As U.S. Presses Military on Reforms, Policies Need Consistency, Patience
Monday, March 20, 2017 / BY: USIP Staff
When the iconic democracy champion Aung San Suu Kyi won her historic, landslide election in Burma (Myanmar), she was met by soaring expectations, as well as by the formidable challenges of violent conflicts, a stuttering economy and the significant constraints of sharing authority with a still-powerful military.
Not surprisingly, she has fallen short.
This Special Report examines China’s role and interests in Myanmar’s peace process. Funded by the United States Institute of Peace (USIP) and integral to USIP’s Asia Center programming, the report is based on more than eighty interviews with officials in China and representatives from ethnic armed groups in Myanmar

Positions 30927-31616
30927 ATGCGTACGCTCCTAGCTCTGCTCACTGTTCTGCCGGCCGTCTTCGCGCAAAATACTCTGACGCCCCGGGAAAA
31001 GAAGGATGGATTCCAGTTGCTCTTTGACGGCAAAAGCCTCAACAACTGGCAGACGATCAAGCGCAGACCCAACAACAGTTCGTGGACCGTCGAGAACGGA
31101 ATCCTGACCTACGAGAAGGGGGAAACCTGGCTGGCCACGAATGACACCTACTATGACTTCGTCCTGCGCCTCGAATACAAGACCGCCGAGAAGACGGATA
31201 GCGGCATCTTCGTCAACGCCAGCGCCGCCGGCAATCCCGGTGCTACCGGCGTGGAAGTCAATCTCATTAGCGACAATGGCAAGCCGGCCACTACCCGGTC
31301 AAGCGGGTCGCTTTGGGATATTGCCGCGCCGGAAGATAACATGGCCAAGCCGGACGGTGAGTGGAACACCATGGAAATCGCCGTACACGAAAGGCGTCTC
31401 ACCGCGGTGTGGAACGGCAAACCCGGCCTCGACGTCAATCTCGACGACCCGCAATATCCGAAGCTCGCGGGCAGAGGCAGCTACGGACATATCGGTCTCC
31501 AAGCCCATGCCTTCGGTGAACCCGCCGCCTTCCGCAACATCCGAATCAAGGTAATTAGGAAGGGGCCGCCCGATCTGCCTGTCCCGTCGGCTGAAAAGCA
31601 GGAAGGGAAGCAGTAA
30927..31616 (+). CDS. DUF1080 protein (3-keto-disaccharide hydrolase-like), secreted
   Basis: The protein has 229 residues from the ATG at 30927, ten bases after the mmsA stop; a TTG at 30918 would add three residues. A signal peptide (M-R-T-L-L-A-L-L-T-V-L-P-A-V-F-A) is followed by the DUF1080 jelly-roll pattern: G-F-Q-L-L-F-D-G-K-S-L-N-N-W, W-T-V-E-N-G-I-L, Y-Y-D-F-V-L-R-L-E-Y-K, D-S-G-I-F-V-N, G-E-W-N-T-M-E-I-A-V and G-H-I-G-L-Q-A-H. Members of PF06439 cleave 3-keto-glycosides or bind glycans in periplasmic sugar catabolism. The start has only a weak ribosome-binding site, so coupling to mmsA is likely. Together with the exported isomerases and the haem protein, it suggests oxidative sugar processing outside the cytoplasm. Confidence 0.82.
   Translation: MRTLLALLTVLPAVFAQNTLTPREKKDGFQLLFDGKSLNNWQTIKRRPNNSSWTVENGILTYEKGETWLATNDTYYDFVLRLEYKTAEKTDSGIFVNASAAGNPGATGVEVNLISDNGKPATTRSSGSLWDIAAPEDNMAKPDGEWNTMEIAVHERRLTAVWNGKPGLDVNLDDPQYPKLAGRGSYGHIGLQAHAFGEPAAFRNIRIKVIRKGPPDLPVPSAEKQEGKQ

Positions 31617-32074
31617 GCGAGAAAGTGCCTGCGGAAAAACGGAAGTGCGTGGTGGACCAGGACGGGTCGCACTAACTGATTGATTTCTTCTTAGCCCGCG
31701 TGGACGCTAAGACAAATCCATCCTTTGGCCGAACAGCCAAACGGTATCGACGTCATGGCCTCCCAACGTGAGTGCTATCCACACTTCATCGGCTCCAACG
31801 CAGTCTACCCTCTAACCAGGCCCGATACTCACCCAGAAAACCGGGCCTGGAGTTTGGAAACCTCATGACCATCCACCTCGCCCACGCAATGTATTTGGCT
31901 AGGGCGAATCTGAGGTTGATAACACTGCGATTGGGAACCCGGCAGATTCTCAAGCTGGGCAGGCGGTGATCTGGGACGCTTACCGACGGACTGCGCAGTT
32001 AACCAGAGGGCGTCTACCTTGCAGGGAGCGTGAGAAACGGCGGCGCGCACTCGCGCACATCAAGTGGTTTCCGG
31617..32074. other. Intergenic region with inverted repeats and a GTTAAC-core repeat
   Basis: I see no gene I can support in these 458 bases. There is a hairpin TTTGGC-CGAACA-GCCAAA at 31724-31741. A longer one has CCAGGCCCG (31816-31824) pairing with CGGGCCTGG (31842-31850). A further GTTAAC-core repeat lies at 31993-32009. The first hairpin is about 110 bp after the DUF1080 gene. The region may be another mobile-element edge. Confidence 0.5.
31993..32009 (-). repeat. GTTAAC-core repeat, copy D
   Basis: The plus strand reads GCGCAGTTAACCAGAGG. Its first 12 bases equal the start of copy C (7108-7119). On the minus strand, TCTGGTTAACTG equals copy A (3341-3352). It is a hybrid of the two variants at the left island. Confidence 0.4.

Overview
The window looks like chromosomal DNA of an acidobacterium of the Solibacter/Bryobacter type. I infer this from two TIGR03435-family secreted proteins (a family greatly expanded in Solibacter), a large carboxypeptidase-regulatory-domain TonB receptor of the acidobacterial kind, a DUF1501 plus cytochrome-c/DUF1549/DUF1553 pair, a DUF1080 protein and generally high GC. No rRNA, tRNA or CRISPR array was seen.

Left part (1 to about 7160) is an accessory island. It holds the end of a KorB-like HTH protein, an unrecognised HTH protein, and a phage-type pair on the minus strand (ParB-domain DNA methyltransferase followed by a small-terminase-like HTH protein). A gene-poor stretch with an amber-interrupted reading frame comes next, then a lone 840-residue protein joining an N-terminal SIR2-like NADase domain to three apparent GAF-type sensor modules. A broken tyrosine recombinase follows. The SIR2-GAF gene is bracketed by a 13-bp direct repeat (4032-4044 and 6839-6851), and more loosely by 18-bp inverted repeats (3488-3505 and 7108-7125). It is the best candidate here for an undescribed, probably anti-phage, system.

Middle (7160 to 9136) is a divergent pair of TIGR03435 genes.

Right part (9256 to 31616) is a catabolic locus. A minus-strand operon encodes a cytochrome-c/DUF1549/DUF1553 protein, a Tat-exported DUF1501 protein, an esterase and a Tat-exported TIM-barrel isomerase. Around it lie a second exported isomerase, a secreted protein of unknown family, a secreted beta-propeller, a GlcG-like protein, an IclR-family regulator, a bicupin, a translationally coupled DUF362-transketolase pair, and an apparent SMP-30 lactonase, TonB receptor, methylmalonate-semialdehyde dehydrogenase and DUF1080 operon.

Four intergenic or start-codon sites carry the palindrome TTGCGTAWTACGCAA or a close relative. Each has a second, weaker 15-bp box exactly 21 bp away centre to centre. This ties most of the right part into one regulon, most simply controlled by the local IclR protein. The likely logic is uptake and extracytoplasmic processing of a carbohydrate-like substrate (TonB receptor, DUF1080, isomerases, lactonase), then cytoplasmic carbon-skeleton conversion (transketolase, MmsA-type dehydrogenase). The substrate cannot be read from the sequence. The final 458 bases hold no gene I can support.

Based on a study conducted in the Pakistani town of Haripur that investigated children’s attitudes toward identity, this Peace Brief finds that identity-based divides are in fact not the primary drivers of conflict at the community level, but notes the continuing salience of gender identity, which produces differing social expectations and differing understandings of conflict resolution roles.
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The Senior Program Officer (SPO) for USIP's Asia Center Program will be based in USIP's Kabul Office (KBO). This position reports to the Afghanistan Country Director in the KBO and will work closely with the Afghanistan program team based at USIP's Washington DC headquarters, as well as colleagues in the KBO, Academy, Applied Conflict Transformation (ACT), and Policy, Learning, and Strategy (PLS) teams, who work on USIP's Afghan related programs.
This training provides a multidisciplinary perspective on nonviolent, civilian-based movements and campaigns that defend and obtain basic rights and justice around the world, and in so doing transform the global security environment.